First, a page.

Piano Technique – The secrets to acquiring technique quickly
Acquiring Piano Technique: #1- Find the best fingering options for fast play
Actually it involves more than just the fingers. You will need to find the most optimum positions for your hands and arms that reinforce the fingers for fast piano playing.
Unsuitable fingering selections or hand positions will hamper the smoothness of the piano playing because they will cause stress.
To find the positions best suited for your fingers, hands and arms to play fast; play at maximum speed - the speed at which you start to stiffen and feel worn out. Slow down a few notches until the stress is no longer felt.
As you are doing this, adjust the positions of your hands and arms to accommodate the fingering selections you have chosen.
Settle on the most comfortable position you can muster playing at the fastest speed you are able to. This is how you develop the technique to play at high speed on the piano.
Acquiring Piano Technique: #2- Practise hands separately
Playing with both hands is harder because of the simple fact that it takes extra effort in coordinating two hands at the same time. Thus, the process of mastering a song, unknotting a troublesome passage or getting the tonal dynamics right usually takes longer if practised with both hands.
We need to isolate the problem with coordination for now and put it aside for while. We do so by practising hands separately. Piano technique is acquired one hand at a time.
Use the right hand to practise scales and arpeggios. Add accents in the downstroke of your fingers and lift each finger up after it has landed on the keys. This is to secure evenness of touch and gain finger strength.
Needless to say, once the right hand is profficient enough the left hand should go through the same exercise. All piano exercises designed for acquiring technique should be practised hands separately at first, be it works by Hanon, Czerny or the etudes by Chopin.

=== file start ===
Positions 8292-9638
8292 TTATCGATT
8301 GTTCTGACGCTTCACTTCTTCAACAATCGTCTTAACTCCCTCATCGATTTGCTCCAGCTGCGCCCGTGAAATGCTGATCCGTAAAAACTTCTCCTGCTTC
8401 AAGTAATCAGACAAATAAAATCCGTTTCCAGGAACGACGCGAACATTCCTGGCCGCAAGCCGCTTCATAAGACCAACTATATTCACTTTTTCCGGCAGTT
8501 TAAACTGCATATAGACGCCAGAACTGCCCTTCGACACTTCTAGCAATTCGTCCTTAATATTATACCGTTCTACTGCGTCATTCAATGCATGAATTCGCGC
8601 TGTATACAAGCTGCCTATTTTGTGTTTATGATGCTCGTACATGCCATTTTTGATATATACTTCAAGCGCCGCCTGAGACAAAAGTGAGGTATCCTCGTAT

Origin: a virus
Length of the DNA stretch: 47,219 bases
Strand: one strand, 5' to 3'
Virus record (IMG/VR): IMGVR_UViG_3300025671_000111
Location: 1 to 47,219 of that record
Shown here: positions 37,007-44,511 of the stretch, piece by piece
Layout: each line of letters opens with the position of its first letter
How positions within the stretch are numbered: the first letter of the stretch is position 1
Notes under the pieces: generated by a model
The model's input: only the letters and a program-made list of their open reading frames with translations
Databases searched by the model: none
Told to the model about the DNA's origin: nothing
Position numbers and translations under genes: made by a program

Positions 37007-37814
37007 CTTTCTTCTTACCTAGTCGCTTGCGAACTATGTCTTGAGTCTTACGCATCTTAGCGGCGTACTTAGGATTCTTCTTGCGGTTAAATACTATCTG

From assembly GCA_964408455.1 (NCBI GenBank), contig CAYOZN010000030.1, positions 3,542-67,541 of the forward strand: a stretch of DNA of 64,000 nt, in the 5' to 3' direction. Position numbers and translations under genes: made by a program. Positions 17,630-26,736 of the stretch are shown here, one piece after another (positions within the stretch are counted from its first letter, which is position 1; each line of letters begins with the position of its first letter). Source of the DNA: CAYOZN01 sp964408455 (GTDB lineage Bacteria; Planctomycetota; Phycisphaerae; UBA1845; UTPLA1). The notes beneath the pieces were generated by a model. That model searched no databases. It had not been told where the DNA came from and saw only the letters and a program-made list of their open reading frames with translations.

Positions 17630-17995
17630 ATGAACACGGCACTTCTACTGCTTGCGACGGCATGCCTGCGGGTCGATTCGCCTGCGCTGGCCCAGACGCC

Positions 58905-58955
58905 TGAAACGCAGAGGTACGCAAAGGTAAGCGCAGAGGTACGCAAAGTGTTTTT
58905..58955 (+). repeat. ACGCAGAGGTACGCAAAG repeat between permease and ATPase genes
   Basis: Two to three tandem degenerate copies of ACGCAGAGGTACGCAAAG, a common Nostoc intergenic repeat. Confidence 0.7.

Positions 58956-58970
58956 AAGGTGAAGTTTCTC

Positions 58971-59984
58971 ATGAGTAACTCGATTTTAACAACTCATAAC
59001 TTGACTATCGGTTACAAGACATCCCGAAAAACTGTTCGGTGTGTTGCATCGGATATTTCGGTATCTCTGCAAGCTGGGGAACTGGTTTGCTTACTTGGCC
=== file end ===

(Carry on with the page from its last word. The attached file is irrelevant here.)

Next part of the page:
Acquiring Piano Technique: #3- Aim for even and steady play
‘Relax’ is such a small word. It is rather an unglamorus word to be associated with the seriousness and sophistication of playing the piano. Despite the importance of relaxation in playing the piano I have always found it hard to tell a person that they have to relax. When I do, I usually get a puzzled look in return.
Two days from now, I am due to begin learning ‘Le Coucou’. It is gargantuan piece by Louis-Claude Daquin. Unlike the moderately paced romantic songs that I am used to learning, this one is a riotous playful romp of melodic arrangements.
To be able to play ‘Le Coucou’ requires strength in the fourth and fifth fingers - the Achilles Heel of many piano students. It also has trills that have to be played with the fourth and third fingers, a task that appears to be a Mission Impossible at the moment. Scaling the Burj Khalifa in the middle of a sandstorm seems more doable.
To prepare for the song, my thoughtful teacher has given me “Hanon-The Virtuoso Pianist In 60 Exercises” to practise. Exercises No.5 to No.7 were designed specifically to strengthen the two fingers. They worked wonders to improve my piano technique.
When practising these exercises from Hanon, aim to play evenly and steadily. Evenness means the timing are equally spaced and the tone equally strong and balanced.
This is achievable by relaxing and concentrating on hitting the keys firmly and precisely. Resist the temptation to play full speed in the beginning. Start slow and gradually bring the passage up to speed.
Evenness and steadiness in play helps us to stay true to the rhythm of the composition, it also trains the piano students to maintain control over the music they are playing. Although a piece with a 6/8 time signature may have been composed for play at blistering pace, one can not play it fast instantly. Bring it up to speed incrementally.
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